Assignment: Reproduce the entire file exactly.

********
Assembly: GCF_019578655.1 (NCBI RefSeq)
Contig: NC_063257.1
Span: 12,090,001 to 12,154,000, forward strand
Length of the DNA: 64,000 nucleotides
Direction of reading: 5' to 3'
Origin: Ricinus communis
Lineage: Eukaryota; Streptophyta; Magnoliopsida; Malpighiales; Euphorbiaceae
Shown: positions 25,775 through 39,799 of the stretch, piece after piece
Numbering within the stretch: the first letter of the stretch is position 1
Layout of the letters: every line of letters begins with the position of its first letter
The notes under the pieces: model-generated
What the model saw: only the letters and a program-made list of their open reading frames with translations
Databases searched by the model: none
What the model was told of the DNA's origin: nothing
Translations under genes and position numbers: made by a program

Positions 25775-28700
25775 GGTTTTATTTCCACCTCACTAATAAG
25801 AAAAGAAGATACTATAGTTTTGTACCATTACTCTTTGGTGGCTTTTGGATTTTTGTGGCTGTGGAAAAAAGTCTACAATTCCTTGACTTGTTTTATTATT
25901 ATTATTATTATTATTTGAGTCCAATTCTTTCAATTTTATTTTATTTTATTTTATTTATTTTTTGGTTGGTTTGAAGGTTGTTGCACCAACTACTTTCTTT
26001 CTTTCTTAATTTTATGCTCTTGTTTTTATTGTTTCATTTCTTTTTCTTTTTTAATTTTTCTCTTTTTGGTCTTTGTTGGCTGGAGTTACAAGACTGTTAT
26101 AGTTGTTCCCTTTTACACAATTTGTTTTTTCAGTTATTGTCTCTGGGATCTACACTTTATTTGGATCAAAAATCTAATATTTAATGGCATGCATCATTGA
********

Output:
Assembly: GCF_019578655.1 (NCBI RefSeq)
Contig: NC_063257.1
Span: 12,090,001 to 12,154,000, forward strand
Length of the DNA: 64,000 nucleotides
Direction of reading: 5' to 3'
Origin: Ricinus communis
Lineage: Eukaryota; Streptophyta; Magnoliopsida; Malpighiales; Euphorbiaceae
Shown: positions 25,775 through 39,799 of the stretch, piece after piece
Numbering within the stretch: the first letter of the stretch is position 1
Layout of the letters: every line of letters begins with the position of its first letter
The notes under the pieces: model-generated
What the model saw: only the letters and a program-made list of their open reading frames with translations
Databases searched by the model: none
What the model was told of the DNA's origin: nothing
Translations under genes and position numbers: made by a program

Positions 25775-28700
25775 GGTTTTATTTCCACCTCACTAATAAG
25801 AAAAGAAGATACTATAGTTTTGTACCATTACTCTTTGGTGGCTTTTGGATTTTTGTGGCTGTGGAAAAAAGTCTACAATTCCTTGACTTGTTTTATTATT
25901 ATTATTATTATTATTTGAGTCCAATTCTTTCAATTTTATTTTATTTTATTTTATTTATTTTTTGGTTGGTTTGAAGGTTGTTGCACCAACTACTTTCTTT
26001 CTTTCTTAATTTTATGCTCTTGTTTTTATTGTTTCATTTCTTTTTCTTTTTTAATTTTTCTCTTTTTGGTCTTTGTTGGCTGGAGTTACAAGACTGTTAT
26101 AGTTGTTCCCTTTTACACAATTTGTTTTTTCAGTTATTGTCTCTGGGATCTACACTTTATTTGGATCAAAAATCTAATATTTAATGGCATGCATCATTGA